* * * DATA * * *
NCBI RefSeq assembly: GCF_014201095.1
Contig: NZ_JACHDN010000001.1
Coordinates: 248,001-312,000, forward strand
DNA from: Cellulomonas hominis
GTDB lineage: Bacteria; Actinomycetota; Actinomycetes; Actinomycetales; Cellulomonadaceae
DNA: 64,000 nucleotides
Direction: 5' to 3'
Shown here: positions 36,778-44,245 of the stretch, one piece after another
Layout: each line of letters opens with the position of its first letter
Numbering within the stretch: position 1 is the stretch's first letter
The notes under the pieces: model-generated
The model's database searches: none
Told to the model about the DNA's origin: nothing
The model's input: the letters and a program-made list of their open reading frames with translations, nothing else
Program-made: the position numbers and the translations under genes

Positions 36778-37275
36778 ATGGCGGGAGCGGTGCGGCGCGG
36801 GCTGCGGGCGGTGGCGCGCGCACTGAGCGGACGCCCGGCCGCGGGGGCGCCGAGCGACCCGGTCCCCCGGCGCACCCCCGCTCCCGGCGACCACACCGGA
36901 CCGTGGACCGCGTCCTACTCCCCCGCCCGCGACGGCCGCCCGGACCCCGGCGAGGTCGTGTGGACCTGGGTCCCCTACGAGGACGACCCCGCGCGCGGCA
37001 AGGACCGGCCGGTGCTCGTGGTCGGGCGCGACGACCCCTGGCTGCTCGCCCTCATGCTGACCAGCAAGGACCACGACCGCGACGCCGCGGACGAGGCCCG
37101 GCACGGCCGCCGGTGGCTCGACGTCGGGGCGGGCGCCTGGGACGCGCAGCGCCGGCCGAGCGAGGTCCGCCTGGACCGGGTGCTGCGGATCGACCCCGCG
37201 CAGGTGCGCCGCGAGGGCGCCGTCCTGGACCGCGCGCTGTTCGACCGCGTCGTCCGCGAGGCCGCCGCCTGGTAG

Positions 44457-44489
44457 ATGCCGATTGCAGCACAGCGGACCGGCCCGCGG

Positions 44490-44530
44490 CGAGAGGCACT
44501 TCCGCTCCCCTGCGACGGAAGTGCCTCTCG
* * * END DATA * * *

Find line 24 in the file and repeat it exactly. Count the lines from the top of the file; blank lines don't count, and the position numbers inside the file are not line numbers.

44457 ATGCCGATTGCAGCACAGCGGACCGGCCCGCGG